There is a lot of truth to "Haunted House," but it isn't as such my story. Jackie is based upon my ex-wife, and the ghost is my former mother-in-law. That in some ways explains my own ambiguity when writing it. On the one hand, I wanted to tell the story, but on the other, I felt overly cautious while writing it. There are details that I chose not to go into, because it was a little too much of airing other people's dirty laundry. I'd have no qualms sharing my own details, or those of other friends who have never been quite so close, but I was more hesitant to reveal in regards to this.
One of the things I was thinking when I wrote this is that piece of wisdom which people offer up about learning how to be alone without being lonely. It was advice I was given when I was first single, and honestly, years later, I don't think I've quite figured out how to do it, at least not consistently. In fact, I think getting to a point where one is alone and yet never feels lonely is a terrible way to live, and that's the sort of life I give to the mother. That despite Jackie thinking that her mom was terribly lonely and pining for her mother, instead the woman was perfectly content. I think ana's review most picked up on that. The idea that as a ghost she didn't return to communicate with the living or scare them but simply to watch "Witness" again.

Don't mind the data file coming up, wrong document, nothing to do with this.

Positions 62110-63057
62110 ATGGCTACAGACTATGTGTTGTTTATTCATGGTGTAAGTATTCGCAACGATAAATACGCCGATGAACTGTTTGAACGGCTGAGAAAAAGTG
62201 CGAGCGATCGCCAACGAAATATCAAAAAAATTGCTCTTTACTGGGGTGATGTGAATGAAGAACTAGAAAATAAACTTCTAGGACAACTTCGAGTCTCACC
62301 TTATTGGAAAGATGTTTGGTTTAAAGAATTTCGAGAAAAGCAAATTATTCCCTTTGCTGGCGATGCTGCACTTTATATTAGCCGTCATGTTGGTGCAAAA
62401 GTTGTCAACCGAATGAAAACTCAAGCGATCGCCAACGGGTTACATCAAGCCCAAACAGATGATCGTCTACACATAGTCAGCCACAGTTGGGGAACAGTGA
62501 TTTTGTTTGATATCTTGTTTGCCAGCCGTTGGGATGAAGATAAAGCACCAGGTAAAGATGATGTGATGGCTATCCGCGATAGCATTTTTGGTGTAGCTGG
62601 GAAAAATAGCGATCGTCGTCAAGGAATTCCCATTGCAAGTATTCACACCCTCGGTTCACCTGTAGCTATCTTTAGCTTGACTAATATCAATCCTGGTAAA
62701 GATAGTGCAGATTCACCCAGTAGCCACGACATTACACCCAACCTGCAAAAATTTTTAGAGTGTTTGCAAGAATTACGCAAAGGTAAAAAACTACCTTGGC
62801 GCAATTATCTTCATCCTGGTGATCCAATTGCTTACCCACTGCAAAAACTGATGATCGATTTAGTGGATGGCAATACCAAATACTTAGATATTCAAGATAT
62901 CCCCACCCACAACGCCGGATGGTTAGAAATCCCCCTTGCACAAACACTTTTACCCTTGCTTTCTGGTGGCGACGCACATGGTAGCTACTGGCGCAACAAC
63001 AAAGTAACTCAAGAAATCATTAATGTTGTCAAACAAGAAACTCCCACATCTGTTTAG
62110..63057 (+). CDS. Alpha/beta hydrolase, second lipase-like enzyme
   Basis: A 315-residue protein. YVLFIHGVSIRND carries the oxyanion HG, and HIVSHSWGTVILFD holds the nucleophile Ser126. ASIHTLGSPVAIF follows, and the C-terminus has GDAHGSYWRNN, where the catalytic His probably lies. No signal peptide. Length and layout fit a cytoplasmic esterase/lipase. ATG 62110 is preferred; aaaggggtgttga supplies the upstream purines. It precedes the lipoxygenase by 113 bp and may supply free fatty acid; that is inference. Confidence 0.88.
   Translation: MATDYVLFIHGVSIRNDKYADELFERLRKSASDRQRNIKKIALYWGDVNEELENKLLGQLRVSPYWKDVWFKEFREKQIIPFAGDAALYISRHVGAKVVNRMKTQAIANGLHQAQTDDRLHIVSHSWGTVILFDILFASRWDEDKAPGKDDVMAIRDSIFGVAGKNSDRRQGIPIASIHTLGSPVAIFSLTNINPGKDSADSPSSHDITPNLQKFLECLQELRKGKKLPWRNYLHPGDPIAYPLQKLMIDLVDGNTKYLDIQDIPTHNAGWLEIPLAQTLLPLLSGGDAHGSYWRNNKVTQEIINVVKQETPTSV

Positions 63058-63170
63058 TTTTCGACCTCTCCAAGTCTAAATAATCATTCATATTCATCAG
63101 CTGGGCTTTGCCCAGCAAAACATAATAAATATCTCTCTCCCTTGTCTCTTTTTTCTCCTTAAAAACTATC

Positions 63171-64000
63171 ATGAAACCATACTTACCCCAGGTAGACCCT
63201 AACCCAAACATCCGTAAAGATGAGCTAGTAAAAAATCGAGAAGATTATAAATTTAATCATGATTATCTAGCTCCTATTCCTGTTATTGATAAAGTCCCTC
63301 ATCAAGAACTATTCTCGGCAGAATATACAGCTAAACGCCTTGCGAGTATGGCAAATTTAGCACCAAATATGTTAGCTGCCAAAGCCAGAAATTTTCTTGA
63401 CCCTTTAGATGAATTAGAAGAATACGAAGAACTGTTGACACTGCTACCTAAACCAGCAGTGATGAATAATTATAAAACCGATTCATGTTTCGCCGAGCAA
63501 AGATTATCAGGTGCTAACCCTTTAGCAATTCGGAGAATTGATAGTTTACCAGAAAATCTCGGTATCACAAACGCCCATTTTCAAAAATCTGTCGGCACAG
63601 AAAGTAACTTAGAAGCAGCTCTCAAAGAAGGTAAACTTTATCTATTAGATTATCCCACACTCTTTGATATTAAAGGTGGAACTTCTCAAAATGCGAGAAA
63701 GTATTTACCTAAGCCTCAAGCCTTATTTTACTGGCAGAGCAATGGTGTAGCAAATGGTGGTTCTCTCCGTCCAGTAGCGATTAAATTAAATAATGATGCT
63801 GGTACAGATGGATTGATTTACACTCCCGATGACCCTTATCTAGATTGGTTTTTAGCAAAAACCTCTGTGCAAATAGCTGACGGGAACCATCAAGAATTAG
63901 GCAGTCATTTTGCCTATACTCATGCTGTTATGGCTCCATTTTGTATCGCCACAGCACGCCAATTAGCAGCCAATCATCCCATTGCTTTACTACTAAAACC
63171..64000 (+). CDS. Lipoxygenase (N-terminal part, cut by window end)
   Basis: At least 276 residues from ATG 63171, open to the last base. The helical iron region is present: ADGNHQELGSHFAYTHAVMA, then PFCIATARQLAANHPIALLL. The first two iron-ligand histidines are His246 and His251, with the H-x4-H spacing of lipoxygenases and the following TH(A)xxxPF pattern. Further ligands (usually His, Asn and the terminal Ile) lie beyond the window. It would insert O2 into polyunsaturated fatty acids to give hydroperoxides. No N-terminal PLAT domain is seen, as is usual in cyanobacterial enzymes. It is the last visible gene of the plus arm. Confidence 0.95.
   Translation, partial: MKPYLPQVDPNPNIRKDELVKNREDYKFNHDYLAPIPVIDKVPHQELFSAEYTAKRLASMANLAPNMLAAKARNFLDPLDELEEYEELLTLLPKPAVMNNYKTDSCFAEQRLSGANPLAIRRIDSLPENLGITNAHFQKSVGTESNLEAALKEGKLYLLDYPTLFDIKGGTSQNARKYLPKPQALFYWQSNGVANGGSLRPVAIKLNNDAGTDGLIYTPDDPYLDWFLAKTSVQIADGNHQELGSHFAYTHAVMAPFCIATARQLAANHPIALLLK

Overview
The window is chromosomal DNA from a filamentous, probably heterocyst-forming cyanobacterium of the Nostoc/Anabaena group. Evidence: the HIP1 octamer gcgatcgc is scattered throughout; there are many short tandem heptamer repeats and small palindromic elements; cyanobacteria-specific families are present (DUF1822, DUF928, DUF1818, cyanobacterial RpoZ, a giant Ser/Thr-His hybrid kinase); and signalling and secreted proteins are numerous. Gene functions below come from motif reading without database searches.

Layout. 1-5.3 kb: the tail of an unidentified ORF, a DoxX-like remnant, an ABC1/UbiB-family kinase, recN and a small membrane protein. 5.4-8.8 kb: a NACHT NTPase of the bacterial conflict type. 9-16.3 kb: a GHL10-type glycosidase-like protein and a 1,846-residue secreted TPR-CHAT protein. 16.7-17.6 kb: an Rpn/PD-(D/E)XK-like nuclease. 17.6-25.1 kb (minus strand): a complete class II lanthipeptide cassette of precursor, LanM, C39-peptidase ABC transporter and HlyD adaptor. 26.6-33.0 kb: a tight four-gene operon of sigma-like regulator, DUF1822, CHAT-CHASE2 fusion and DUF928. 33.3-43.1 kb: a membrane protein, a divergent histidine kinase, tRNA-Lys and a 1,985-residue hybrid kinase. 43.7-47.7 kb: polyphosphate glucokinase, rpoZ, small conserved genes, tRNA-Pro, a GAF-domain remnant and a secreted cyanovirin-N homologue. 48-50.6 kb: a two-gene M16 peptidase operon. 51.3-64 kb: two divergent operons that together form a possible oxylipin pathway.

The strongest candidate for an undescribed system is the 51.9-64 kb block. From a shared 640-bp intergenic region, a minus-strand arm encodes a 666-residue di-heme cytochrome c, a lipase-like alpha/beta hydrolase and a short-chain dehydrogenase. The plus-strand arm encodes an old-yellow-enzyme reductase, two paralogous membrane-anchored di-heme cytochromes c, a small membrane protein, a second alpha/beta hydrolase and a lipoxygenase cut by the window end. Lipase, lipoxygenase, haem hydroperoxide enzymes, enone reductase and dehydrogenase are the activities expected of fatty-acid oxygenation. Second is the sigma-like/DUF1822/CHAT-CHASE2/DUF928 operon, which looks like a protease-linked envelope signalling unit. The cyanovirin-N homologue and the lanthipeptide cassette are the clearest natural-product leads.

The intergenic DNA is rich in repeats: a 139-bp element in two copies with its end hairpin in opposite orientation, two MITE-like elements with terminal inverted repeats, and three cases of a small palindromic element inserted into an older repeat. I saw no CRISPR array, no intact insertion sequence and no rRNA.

When I hit the end, I did give it a quick last couple of lines and leave it as that. I'd considered ending it a little differently, but I didn't want to say too much. I didn't want to come out and sum up the story, so instead I went the other extreme and just ended it.
Oh yeah, and somebody noted that they liked the way the character didn't freak out about seeing a ghost. I have a personal belief that one major difference between fiction and reality is that real people can deal with weird shit much more easily than fictional ones. The prolonged element of somebody coming to terms with ghosts or monsters, or aliens is one that bores the crap out of me. I think real people are more fight or flight. When dealt with the impossible, we don't say, "This can't be," we do what we need to, and hope there's time to make sense of it at a later date. Maybe I'm wrong on that, but I think even if I am, there's something to be said for leaving the "coming to terms" scene out, just as you don't have to include every trip to the bathroom in fiction.
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